Although bomb shelters are passé today, finding ways to protect yourself in your home is once again trendy, and some say may be increasingly necessary. Today’s version of the in-house shelter is called a “panic room” (also known as a “safe room”). And like the movie “Panic Room,” the room may be able to offer shelter during a home invasion; but it can also offer shelter from other emergencies such as severe weather – and possibly some acts of terror.

When you think of a safe room, you might picture an elaborate shelter with provisions and amenities that will allow you to stay put for a couple of days or even a week or two. And in fact, FEMA (fema.gov/residential-safe-rooms) describes a safe room as “…a hardened structure specifically designed to meet the Federal Emergency Management Agency (FEMA) criteria and provide near-absolute protection in extreme weather events, including tornadoes and hurricanes. Near-absolute protection means that, based on our current knowledge of tornadoes and hurricanes, the occupants of a safe room built in accordance with FEMA guidance will have a very high probability of being protected from injury or death.” FEMA offers plans and funding opportunities to build a safe room in your home.

As you can imagine, building a panic room can get expensive, especially if you are planning for long term shelter and for a variety of emergency situations. Many spend tens of thousands of dollars in designing their shelters. And even though you may not consider yourself a “prepper;” however, it is possible to create a basic shelter room with limited funds.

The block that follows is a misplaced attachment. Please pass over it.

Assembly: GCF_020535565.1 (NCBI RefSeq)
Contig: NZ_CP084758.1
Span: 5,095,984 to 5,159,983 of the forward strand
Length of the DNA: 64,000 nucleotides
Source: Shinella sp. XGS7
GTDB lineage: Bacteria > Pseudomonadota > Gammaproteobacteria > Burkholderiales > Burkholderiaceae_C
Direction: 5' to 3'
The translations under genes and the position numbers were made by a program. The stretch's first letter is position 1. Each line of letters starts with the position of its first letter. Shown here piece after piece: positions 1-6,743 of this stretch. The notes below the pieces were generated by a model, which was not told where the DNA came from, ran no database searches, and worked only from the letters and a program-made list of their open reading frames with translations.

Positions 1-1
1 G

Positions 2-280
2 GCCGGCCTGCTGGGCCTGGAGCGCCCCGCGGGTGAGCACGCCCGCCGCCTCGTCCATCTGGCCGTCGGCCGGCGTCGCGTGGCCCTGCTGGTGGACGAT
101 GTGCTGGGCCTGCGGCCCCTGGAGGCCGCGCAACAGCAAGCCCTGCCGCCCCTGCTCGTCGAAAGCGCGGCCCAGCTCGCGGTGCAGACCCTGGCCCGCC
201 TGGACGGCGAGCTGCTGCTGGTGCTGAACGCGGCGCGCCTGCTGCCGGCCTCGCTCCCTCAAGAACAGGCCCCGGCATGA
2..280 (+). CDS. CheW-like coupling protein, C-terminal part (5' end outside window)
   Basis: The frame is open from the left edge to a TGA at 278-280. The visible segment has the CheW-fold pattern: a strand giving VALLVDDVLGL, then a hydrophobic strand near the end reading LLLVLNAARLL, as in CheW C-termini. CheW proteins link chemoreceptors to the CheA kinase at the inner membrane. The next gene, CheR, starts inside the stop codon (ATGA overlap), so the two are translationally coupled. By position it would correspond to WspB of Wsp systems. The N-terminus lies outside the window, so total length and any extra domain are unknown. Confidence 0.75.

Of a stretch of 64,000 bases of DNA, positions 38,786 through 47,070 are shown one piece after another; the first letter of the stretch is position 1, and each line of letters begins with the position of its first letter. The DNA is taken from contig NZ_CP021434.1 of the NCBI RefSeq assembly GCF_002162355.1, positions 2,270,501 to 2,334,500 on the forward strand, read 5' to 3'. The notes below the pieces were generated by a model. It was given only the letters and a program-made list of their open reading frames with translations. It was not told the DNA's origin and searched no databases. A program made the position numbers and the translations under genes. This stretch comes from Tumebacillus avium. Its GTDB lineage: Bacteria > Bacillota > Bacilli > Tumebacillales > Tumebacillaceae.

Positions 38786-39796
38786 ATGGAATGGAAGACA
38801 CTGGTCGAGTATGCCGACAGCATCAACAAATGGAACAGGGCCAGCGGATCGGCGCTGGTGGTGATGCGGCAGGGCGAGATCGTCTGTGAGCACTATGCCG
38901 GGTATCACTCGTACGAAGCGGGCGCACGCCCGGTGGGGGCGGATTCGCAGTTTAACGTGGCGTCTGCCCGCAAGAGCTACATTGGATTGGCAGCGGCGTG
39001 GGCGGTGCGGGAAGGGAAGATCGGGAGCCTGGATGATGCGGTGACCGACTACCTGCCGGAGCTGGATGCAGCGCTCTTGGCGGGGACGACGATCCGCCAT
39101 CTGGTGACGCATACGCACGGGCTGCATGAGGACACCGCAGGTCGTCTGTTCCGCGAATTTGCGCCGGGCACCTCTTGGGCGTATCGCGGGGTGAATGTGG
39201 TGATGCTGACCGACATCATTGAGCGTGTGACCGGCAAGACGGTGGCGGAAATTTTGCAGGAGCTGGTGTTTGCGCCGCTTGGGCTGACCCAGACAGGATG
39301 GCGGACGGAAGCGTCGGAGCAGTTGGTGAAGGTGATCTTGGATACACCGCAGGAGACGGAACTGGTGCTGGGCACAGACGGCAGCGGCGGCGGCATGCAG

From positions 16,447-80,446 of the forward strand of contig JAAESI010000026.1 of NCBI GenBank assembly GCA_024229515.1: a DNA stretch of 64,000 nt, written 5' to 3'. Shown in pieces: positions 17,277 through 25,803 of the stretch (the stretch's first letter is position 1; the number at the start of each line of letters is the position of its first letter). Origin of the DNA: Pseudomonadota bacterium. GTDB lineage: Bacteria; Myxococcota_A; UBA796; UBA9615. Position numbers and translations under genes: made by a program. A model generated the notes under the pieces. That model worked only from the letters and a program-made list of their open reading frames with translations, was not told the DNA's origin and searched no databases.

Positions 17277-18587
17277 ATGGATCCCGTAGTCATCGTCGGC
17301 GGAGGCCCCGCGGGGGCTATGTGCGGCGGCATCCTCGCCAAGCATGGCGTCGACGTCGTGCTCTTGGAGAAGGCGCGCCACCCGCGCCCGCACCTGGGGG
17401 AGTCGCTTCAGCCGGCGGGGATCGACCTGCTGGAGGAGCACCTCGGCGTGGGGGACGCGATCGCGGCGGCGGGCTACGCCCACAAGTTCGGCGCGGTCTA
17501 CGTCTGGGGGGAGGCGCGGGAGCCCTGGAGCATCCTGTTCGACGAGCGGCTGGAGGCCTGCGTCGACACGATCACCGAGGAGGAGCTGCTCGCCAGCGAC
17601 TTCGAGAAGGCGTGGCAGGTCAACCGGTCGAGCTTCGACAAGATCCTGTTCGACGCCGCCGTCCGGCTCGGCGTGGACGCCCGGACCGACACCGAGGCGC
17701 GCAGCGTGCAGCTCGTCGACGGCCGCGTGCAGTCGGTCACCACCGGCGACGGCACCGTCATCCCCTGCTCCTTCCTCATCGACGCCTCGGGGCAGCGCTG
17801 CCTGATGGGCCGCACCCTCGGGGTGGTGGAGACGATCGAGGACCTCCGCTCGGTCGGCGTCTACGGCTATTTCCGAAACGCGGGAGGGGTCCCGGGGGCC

The Allstate Blog (Brendan ONeill; Storm Shelter? Safe Room? Build Your Own Ultimate Secure Shelter; blog.allstate.com, May 22, 2013) states that a safe room is simply “… a secure, reinforced, well-stocked room where individuals can go to avoid the risks and potential dangers that may arise in other parts of a home.” When designing a “shelter room” consider the basics. Choose a room that has no windows, impervious to flooding and is as close to ground level as possible (Allstate suggests a garage or a main level room). Consider reinforcing the room with a solid core or steel door, as well as lining the walls with plywood or other materials (some suggest metal sheathing or Kevlar). The room should be stocked with supplies that include emergency food, water, and first aid. Don’t forget communication devices, which should include a battery operated radio. A more elaborate panic room may include close circuit video monitors, a toilet and/or shower, and even a separate ventilation system. Visit Allstate’s site for a detailed list of basic items for your shelter (blog.allstate.com/safe-room-the-ultimate-secure-shelter-infographic).